Federal Regulations Now Require Electronic Logs in Commercial Vehicles
A change in the federal rules governing commercial drivers of trucks and buses will require that drivers use electronic, rather than paper, logs to track their hours worked and miles driven, and a recent Greyhound Bus crash highlights the reason this change is long overdue.
The Federal Motor Carrier Safety Administration (FMCSA) is the governmental body which oversees commercial truck and bus drivers. The FMCSA has had a rule since 1938 requiring that commercial drivers track the number of hours worked and miles driven each day, and since 1938, drivers have been required only to create a paper record of these hours worked. These records are an important way to ensure that drivers comply with the FMCSA’s hours of service rules, mandating that drivers limit the number of hours they spend behind the wheel to 11 during any given 24-hour period. These rules are designed to keep fatigued drivers from getting behind the wheel of large and potentially dangerous vehicles, which could cause a massive amount of destruction if the driver should fall asleep or drive under the influence of unsafe stimulants.
Despite massive advances in technology and the availability of electronic means of tracking miles driven by commercial drivers, FMCSA regulations still permitted the use of paper logs. However, drivers under pressure to meet high mileage demands from carrier companies could easily falsify paper logs, and were often under pressure to do so, until now. The electronic log rule, which goes into effect in February of 2016, will require commercial drivers to use a means of tracking hours worked and miles driven which connects directly to the truck’s on-board computer, so that the log can begin to track this information as soon as a driver begins working. Electronic logging devices will also be required to note the driver’s GPS location for additional verifiability of the log’s entries, as well as the driver’s speed, and the length and timing of breaks taken throughout the day.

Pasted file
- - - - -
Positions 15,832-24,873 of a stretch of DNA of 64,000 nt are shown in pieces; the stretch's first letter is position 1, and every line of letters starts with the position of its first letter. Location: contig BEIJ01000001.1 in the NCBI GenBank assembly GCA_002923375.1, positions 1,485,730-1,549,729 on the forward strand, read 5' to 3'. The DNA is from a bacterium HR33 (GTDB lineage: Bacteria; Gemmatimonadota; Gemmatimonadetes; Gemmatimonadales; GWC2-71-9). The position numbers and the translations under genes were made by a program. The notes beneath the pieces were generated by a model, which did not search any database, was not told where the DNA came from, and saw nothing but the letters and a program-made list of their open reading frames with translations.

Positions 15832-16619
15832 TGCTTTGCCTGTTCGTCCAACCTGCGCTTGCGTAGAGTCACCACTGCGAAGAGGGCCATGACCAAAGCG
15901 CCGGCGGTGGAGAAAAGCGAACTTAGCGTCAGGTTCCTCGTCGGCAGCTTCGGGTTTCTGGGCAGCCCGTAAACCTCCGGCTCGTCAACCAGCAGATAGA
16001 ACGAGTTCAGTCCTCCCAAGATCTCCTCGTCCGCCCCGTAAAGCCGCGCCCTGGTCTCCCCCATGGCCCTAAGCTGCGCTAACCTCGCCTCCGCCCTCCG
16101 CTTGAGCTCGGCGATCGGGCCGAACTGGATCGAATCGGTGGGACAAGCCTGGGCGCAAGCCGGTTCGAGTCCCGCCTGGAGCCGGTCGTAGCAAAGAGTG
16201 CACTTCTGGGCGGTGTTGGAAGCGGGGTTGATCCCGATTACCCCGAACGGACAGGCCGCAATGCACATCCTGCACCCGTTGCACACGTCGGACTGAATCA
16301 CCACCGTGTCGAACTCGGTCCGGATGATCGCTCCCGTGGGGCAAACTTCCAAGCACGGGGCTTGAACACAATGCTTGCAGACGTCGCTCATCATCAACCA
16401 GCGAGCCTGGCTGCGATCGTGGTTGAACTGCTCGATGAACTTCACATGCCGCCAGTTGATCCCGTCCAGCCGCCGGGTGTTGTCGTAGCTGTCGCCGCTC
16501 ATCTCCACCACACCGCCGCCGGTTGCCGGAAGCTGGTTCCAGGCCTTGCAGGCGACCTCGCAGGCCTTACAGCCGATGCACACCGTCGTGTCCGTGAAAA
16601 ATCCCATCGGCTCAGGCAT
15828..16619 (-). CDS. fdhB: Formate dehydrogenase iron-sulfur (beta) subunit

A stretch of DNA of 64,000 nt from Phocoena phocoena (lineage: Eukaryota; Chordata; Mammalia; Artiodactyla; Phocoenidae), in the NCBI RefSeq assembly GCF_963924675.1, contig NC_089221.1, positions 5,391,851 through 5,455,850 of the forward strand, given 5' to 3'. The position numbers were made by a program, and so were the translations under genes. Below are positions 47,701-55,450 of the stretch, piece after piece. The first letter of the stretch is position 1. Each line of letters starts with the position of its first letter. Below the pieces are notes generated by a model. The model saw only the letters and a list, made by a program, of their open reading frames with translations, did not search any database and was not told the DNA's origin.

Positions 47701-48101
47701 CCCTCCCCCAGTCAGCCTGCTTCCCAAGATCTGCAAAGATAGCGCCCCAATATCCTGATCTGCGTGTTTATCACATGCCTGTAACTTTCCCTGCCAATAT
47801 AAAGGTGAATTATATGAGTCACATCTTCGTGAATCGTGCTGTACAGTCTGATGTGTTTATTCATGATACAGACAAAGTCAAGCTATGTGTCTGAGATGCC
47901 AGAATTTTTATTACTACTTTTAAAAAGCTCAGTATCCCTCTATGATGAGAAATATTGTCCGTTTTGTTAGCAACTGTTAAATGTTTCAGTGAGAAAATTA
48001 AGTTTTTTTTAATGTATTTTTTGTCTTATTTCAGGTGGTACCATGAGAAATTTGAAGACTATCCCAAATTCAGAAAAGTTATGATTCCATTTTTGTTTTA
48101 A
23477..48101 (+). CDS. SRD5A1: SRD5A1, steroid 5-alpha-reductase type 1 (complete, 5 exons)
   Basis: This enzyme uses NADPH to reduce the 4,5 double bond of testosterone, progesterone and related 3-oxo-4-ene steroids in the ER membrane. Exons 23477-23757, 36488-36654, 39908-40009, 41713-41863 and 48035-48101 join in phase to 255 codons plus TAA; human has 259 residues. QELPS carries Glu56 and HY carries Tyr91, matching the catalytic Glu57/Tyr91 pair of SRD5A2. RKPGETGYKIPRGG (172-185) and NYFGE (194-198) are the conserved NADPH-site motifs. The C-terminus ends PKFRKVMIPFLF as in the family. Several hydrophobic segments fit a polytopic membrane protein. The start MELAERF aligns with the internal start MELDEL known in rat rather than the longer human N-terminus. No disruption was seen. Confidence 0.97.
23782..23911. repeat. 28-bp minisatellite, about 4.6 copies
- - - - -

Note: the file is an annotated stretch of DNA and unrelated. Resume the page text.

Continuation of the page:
A bus accident which occurred earlier this month is a tragic example of why accurate driving logs are important. A Greyhound Bus which left Los Angeles at 11:30 pm crashed after driving north through the night, killing two passengers and injuring 13. The driver had complained of fatigue, and had drunk a cup of coffee at an earlier stop, though he claims not to have been asleep when the crash occurred. Passengers witnessed the driver nodding off and weaving somewhat between lanes prior to the stop. Larry Hanley, president of the Amalgamated Transit Union, described the state of fatigue among bus drivers as being “at a crisis level,” with most bus drivers feeling compelled to lie in driver logs about how much rest they had received between shifts. Hopefully, an additional hurdle to falsifying driver logs will result in greater safety for bus passengers and other drivers alike.
If you have been injured in a truck or bus accident in Alabama, contact the personal injury of McPhillips Shinbaum, LLP at 334-262-1911.